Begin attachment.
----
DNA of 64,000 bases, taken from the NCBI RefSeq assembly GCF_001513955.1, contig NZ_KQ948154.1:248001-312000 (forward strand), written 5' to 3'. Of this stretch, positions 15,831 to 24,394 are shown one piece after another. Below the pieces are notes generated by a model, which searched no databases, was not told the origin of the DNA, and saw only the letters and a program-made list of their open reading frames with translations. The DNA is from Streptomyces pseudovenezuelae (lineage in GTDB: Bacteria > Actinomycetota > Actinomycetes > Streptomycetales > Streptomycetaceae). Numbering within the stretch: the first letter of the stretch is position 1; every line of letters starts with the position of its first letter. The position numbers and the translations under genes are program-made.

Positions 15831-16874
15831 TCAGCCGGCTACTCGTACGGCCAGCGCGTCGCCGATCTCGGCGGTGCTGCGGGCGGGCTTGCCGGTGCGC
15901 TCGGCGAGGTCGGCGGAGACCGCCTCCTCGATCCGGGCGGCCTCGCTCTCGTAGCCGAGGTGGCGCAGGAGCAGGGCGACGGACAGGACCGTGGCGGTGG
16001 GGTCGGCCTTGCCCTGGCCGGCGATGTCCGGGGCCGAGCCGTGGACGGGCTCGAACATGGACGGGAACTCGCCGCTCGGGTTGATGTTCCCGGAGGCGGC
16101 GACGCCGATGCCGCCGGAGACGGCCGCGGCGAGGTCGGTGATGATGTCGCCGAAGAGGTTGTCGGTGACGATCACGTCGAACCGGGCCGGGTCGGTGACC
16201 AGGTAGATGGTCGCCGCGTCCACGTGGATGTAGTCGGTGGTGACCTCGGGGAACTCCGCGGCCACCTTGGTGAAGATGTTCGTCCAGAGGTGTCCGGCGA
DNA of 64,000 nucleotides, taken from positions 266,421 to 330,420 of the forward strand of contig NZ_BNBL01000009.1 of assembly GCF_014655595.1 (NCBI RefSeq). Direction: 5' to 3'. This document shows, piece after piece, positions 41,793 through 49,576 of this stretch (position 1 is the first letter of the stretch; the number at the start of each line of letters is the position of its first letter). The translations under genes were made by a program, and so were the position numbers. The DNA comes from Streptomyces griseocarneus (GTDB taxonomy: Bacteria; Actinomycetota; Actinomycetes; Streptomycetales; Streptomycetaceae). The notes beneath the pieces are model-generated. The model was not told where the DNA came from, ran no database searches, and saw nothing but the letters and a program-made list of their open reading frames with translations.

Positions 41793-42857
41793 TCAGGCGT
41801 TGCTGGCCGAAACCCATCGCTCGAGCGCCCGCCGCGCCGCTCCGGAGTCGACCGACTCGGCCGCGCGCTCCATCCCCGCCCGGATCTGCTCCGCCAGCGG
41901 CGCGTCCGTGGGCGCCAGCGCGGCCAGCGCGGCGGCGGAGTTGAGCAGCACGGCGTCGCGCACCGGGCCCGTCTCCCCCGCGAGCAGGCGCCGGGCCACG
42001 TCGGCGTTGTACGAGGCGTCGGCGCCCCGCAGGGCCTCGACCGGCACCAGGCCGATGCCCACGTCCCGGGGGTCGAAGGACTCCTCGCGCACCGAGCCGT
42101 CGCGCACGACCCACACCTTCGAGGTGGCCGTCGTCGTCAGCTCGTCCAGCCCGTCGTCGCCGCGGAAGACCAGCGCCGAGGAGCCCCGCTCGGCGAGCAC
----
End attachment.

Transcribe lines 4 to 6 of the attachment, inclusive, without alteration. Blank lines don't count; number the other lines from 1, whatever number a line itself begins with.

15901 TCGGCGAGGTCGGCGGAGACCGCCTCCTCGATCCGGGCGGCCTCGCTCTCGTAGCCGAGGTGGCGCAGGAGCAGGGCGACGGACAGGACCGTGGCGGTGG
16001 GGTCGGCCTTGCCCTGGCCGGCGATGTCCGGGGCCGAGCCGTGGACGGGCTCGAACATGGACGGGAACTCGCCGCTCGGGTTGATGTTCCCGGAGGCGGC
16101 GACGCCGATGCCGCCGGAGACGGCCGCGGCGAGGTCGGTGATGATGTCGCCGAAGAGGTTGTCGGTGACGATCACGTCGAACCGGGCCGGGTCGGTGACC